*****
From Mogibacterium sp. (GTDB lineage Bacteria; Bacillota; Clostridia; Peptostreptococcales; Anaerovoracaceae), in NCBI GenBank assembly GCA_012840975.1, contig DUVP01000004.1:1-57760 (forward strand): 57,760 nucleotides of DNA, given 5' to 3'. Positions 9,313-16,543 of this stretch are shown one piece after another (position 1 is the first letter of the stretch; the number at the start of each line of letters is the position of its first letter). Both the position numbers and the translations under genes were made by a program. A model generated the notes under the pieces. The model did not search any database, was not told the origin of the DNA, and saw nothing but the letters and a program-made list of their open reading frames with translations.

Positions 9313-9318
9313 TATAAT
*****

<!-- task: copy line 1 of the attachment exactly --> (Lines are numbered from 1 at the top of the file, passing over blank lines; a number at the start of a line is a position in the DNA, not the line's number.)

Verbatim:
From Mogibacterium sp. (GTDB lineage Bacteria; Bacillota; Clostridia; Peptostreptococcales; Anaerovoracaceae), in NCBI GenBank assembly GCA_012840975.1, contig DUVP01000004.1:1-57760 (forward strand): 57,760 nucleotides of DNA, given 5' to 3'. Positions 9,313-16,543 of this stretch are shown one piece after another (position 1 is the first letter of the stretch; the number at the start of each line of letters is the position of its first letter). Both the position numbers and the translations under genes were made by a program. A model generated the notes under the pieces. The model did not search any database, was not told the origin of the DNA, and saw nothing but the letters and a program-made list of their open reading frames with translations.